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Fanny Chu, Home Buyer in San Francisco County,...

pest inspection - who pays? in so cal, in nor cal?

Asked by Fanny Chu, San Francisco County, CA Thu Aug 9, 2012

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In my area (Sierra Foothills, No. Cal) either, depends on the type of sale-
1. regular sale- usually ask seller to pay and pay for section 1
2. short sale- buyer
3. Bank owned REO- some already have pest report completed, others require buyer to pay for it if wanted. Same with repairs, if repair is a condition of buyers loan/appraisal seller may (or may not) pay
4. Probate: buyer pays usually
5. VA buyer- seller has to pay

Of course each deal is different and who pays what is a negotiable point in purchase agreement.
1 vote Thank Flag Link Fri Aug 10, 2012
The pest inspection is the least of your worries. The real question is who will pay for the pest completion? A pest inspection fee is anywhere from $50 to $150 or so. The pest inspection cost is peanuts as compared to some of the estimates for work these days, which can run thousands. Not to mention, the dreaded "requires further inspection" items.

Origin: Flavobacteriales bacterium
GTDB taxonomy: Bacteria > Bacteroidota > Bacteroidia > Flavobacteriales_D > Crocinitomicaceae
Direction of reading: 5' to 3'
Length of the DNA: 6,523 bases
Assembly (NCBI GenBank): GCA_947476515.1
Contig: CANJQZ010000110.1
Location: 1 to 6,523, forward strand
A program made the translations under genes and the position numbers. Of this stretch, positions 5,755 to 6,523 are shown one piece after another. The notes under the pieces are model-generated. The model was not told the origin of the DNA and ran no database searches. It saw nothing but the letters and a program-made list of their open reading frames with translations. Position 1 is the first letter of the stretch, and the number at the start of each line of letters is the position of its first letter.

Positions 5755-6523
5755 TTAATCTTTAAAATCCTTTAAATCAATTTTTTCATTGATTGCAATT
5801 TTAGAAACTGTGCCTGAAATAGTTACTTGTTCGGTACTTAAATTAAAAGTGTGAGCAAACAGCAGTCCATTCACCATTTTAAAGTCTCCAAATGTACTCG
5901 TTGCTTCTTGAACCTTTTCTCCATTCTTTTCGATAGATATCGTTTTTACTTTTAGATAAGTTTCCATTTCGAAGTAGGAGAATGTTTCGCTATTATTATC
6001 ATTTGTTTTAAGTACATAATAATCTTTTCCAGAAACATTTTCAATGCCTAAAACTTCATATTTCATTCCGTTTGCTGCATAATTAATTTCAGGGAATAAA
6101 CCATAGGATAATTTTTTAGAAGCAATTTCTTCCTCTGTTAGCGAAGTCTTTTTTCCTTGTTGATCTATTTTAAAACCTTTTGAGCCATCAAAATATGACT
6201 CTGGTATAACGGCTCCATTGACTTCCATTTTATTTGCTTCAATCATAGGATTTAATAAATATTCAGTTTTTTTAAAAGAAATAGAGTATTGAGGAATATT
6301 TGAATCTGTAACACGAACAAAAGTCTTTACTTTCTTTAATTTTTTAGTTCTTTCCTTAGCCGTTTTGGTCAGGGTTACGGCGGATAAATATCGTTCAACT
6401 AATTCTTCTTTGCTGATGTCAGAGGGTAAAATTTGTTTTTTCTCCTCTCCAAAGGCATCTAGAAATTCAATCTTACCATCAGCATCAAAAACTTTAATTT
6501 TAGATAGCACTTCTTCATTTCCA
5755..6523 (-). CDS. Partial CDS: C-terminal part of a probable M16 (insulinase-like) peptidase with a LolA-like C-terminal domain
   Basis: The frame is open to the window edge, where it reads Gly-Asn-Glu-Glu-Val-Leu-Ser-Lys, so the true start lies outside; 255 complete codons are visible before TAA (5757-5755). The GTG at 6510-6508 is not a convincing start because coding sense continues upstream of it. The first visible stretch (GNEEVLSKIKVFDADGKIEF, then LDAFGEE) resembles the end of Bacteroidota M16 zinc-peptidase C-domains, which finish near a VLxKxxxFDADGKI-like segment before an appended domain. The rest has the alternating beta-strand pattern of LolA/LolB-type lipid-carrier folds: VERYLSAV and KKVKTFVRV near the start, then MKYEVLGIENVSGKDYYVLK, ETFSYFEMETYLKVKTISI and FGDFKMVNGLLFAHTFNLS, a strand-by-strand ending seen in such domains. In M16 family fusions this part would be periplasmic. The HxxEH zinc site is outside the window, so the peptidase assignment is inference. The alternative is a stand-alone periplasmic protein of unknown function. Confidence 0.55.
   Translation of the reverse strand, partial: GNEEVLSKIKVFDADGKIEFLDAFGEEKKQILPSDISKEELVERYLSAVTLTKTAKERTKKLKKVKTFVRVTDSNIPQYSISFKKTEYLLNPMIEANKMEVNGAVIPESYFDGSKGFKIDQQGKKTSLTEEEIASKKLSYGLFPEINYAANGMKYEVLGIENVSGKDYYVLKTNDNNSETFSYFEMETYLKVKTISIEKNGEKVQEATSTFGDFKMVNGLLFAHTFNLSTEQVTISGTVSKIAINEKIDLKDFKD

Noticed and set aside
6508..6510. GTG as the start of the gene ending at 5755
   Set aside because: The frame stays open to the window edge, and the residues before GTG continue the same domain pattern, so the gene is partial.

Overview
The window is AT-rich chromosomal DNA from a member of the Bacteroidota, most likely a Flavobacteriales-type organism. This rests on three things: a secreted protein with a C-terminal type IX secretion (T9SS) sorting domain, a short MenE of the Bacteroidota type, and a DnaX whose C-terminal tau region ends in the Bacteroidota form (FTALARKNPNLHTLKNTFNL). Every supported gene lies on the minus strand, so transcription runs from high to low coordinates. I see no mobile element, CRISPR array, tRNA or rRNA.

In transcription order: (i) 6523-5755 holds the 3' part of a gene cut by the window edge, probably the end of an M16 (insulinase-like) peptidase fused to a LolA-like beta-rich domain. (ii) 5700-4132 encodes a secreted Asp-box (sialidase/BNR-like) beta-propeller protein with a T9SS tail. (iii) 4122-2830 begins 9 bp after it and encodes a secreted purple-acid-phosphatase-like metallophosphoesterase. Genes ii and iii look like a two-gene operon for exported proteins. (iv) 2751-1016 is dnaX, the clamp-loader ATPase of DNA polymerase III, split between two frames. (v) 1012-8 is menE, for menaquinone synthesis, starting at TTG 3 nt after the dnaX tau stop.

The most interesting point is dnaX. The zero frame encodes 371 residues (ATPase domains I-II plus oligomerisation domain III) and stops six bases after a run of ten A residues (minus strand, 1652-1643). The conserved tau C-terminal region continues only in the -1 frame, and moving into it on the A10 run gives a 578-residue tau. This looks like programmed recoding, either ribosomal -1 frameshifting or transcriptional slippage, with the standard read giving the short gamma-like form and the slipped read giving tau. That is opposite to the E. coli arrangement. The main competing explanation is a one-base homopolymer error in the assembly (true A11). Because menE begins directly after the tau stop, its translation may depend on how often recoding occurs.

Elizabeth Weintraub
Broker-Associate #00697006
Lyon Real Estate
1 vote Thank Flag Link Fri Aug 10, 2012
There is no norm....it varies from escrow to escrow without regard to region. In the past, the sellers generally paid for the inspection, but as lenders make it more difficult to get a loan, the mention of a pest report in a contract can inspire demands from a lender not agreed to by the buyer or seller. So, many times the pest report is left to the buyer to supply.
1 vote Thank Flag Link Thu Aug 9, 2012
Thanks for all the replies. I thought CA would be CA, regardless of whether or not you are in so cal or nor cal. But I guess in this type of economy, everything is negotiable. In hot economies, it sounds like the seller gets away with more.
0 votes Thank Flag Link Fri Aug 10, 2012
Teri, great detailed response. I'll add, it is usually negotiable or can be reflected in the purchase price.
0 votes Thank Flag Link Fri Aug 10, 2012
In San Diego, seller generally pays for pest inspection and section 1 termite clearance. You might check with other Realtors in your community to see what is customary in San Francisco.